Scientists evaluate HIV/AIDS, diabetes and organ transplant drugs as possible therapies for Alzheimer's

More than ever before, Alzheimer's researchers understand that a variety of approaches will be needed - most likely used in combination - for effective treatment of the disease.

With the recent influx of new funding - including more than $2 billion annually at the National Institute on Aging - researchers are expanding the exploration of new treatment avenues. At the same time, scientists are more extensively testing the potential benefits of drugs approved for other diseases for the treatment of dementia.

As an example, through newly-awarded grants from the Alzheimer's Association Part the Cloud Translational Research initiative, scientists are evaluating the use of existing HIV/AIDS, diabetes and organ transplant drugs as possible therapies for Alzheimer's dementia. Other research funded by the recent grants will investigate novel drugs that might alleviate, delay or slow the brain changes associated with Alzheimer's.

To drive the field forward and create new therapies for people living with Alzheimer's and all dementia, the Alzheimer's Association believes it is important to fund innovative science that explores both new mechanisms and the repurposing of existing drugs. The Part the Cloud program is vital to advancing high-risk, high-reward research that might not otherwise be explored without this financial support."

Maria C. Carrillo, Ph.D., Alzheimer's Association chief science officer

Repurposing existing drugs for new uses can speed up the research process. Since scientists are building on previous research, much is already known about the drugs' potential side effects, it may take less time for the drugs to be tested, and the clinical trials may be less expensive. For many of the same reasons, repurposing can also speed review by the U.S. Food and Drug Administration.

The 2020 Part the Cloud: Translational Research Funding for Alzheimer's Disease grants provide essential support for early-phase clinical studies in people. Each researcher will receive up to $750,000 over two years. Part the Cloud awards are specifically designed to accelerate translation of findings from the laboratory, through trials, into possible therapies.

"No stone can be left unturned. We must advance all potential avenues of treatment, and explore methods for combining successful approaches," Carrillo said. "Alzheimer's and all dementia are complex, and their effective treatment and prevention will likely also be a complex but achievable task."

Research evaluating repurposing of drugs

Steven Arnold, M.D., Massachusetts General Hospital, Boston

Biomarker and Neural System Effects in Calcineurin Inhibition with Tacrolimus

A Phase Ib/IIa study to evaluate whether Tacrolimus - a Food and Drug Administration (FDA)-approved drug to prevent organ transplant rejection - can be repurposed as a potential therapy for Alzheimer's.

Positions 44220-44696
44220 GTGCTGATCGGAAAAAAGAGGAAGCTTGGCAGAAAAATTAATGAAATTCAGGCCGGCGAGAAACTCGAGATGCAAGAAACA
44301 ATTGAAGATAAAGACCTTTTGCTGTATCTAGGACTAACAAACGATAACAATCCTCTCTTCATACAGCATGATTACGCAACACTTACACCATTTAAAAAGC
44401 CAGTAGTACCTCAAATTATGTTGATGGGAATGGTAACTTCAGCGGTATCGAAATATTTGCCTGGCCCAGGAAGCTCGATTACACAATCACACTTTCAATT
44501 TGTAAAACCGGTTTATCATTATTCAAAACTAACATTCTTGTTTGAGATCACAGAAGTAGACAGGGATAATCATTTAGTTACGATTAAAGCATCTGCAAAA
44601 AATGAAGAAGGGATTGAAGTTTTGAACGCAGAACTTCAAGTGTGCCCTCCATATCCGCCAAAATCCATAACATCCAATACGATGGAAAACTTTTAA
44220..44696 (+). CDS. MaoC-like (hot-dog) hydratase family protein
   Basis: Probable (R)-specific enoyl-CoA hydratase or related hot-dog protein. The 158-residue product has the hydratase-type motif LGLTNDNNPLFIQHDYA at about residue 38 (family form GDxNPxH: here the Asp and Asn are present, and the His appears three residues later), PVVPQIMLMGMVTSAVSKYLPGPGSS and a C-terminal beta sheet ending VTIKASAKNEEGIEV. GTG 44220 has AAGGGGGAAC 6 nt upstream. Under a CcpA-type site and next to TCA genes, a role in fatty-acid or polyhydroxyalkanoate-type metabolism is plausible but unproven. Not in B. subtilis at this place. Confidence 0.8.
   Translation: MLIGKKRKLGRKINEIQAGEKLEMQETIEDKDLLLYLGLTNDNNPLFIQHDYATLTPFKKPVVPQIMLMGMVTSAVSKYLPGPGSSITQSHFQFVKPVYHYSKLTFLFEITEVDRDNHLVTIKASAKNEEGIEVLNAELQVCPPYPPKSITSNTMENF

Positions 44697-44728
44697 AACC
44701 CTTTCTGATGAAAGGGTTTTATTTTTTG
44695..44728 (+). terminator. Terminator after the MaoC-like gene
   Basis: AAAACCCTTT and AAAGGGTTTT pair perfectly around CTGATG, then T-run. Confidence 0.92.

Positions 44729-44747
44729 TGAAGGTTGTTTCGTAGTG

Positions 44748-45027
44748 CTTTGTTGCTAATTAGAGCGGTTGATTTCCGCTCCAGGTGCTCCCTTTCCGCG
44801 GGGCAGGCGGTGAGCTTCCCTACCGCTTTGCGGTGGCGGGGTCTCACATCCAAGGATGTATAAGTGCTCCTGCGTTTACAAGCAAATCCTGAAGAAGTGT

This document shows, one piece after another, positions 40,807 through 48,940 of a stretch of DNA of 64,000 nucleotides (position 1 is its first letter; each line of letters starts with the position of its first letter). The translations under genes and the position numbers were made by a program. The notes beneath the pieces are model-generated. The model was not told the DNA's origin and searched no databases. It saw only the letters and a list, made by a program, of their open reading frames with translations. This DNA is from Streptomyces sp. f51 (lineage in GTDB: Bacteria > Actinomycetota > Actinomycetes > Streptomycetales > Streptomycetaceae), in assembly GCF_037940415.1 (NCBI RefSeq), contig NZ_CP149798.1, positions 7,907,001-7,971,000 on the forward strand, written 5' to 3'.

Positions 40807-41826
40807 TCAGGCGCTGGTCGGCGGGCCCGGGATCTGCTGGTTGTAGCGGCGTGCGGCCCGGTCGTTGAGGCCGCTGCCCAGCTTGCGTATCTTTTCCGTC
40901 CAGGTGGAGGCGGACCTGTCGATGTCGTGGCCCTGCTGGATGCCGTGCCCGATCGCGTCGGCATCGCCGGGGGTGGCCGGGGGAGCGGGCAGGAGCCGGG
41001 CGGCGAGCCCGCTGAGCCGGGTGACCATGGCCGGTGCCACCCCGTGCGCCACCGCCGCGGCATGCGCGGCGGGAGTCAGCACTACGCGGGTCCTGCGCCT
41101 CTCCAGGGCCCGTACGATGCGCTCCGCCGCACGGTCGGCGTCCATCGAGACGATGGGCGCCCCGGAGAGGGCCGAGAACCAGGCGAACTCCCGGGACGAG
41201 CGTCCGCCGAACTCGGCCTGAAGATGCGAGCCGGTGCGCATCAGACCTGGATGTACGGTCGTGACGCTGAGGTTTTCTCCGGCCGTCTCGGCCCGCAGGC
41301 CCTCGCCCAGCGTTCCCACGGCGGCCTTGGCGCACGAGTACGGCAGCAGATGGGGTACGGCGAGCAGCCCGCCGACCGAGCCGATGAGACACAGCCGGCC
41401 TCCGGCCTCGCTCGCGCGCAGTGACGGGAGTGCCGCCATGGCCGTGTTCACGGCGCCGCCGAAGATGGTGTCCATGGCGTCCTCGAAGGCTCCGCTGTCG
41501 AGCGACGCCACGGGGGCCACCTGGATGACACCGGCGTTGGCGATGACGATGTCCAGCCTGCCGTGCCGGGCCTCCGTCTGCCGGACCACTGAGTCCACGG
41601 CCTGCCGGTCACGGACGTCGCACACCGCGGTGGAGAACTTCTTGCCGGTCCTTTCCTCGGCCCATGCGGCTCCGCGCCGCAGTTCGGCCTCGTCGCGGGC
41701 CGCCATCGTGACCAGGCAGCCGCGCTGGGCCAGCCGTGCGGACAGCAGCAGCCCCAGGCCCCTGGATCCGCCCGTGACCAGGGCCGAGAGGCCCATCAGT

Paul Edison, M.B.B.S., F.R.C.P., Ph.D., Imperial College, London

Evaluating oral semaglutide as a treatment for Alzheimer's disease A Phase IIa clinical trial to evaluate a type 2 diabetes medication as a potential treatment for Alzheimer's disease. Type 2 diabetes is a risk factor for Alzheimer's disease. Researchers believe that semaglutide, a drug that helps the body to maintain appropriate levels of sugar, may also support brain function by improving thinking and memory.

John Sedivy, Ph.D., Brown University, Providence, Rhode Island

Stephen Salloway, M.D., Brown University and Butler Hospital, Providence, Rhode Island

Repurposing Nucleoside Reverse Transcriptase Inhibitors for Treatment of Alzheimer's Disease A Phase I clinical trial to evaluate whether an HIV/AIDS medication might be repurposed to reduce brain inflammation in individuals with Alzheimer's and other brain diseases.

Research evaluating new mechanisms

James Kirkland, M.D., Ph.D., Mayo Clinic, Rochester, Minnesota

ALSENLITE: An Open-Label Pilot Study of Senolytics for Alzheimer's Disease A Phase IIa clinical trial to determine if a novel drug targeting the removal of certain aging brain cells in regions impacting cognition, language and memory can benefit people with age-related brain disorders, including Alzheimer's disease.

Maurice Zauderer, Ph.D., Vaccinex, Inc., Rochester, New York

SEMA4D Blockade Safety and Brain Metabolic Activity in Alzheimer's Disease A Phase I clinical trial to evaluate a new experimental drug that may reduce inflammation in the brain.


The opinions expressed here are the views of the writer and do not necessarily reflect the views and opinions of News Medical.
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